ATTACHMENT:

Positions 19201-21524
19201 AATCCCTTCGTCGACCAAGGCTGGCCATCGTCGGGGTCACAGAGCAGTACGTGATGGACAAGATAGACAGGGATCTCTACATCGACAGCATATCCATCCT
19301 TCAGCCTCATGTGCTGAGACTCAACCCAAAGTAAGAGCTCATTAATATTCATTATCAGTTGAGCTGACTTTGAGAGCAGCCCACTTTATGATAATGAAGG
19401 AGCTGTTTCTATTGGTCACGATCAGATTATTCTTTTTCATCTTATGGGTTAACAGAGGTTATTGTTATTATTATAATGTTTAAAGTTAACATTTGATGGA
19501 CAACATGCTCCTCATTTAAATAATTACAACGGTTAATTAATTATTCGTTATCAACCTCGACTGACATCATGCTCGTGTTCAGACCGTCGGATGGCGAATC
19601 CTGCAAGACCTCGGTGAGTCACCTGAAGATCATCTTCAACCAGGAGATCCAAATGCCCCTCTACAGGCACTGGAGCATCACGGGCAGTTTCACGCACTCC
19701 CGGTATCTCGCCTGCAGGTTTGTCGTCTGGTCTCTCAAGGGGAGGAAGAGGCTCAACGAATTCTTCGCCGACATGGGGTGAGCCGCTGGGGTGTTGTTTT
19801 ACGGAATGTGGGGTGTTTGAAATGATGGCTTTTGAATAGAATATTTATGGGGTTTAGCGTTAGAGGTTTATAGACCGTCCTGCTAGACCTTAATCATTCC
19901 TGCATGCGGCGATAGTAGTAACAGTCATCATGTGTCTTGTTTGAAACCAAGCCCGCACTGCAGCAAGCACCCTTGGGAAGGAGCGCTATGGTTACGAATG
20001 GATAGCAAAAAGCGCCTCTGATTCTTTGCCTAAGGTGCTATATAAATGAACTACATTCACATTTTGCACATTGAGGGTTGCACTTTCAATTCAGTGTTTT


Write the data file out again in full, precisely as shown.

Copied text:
Positions 19201-21524
19201 AATCCCTTCGTCGACCAAGGCTGGCCATCGTCGGGGTCACAGAGCAGTACGTGATGGACAAGATAGACAGGGATCTCTACATCGACAGCATATCCATCCT
19301 TCAGCCTCATGTGCTGAGACTCAACCCAAAGTAAGAGCTCATTAATATTCATTATCAGTTGAGCTGACTTTGAGAGCAGCCCACTTTATGATAATGAAGG
19401 AGCTGTTTCTATTGGTCACGATCAGATTATTCTTTTTCATCTTATGGGTTAACAGAGGTTATTGTTATTATTATAATGTTTAAAGTTAACATTTGATGGA
19501 CAACATGCTCCTCATTTAAATAATTACAACGGTTAATTAATTATTCGTTATCAACCTCGACTGACATCATGCTCGTGTTCAGACCGTCGGATGGCGAATC
19601 CTGCAAGACCTCGGTGAGTCACCTGAAGATCATCTTCAACCAGGAGATCCAAATGCCCCTCTACAGGCACTGGAGCATCACGGGCAGTTTCACGCACTCC
19701 CGGTATCTCGCCTGCAGGTTTGTCGTCTGGTCTCTCAAGGGGAGGAAGAGGCTCAACGAATTCTTCGCCGACATGGGGTGAGCCGCTGGGGTGTTGTTTT
19801 ACGGAATGTGGGGTGTTTGAAATGATGGCTTTTGAATAGAATATTTATGGGGTTTAGCGTTAGAGGTTTATAGACCGTCCTGCTAGACCTTAATCATTCC
19901 TGCATGCGGCGATAGTAGTAACAGTCATCATGTGTCTTGTTTGAAACCAAGCCCGCACTGCAGCAAGCACCCTTGGGAAGGAGCGCTATGGTTACGAATG
20001 GATAGCAAAAAGCGCCTCTGATTCTTTGCCTAAGGTGCTATATAAATGAACTACATTCACATTTTGCACATTGAGGGTTGCACTTTCAATTCAGTGTTTT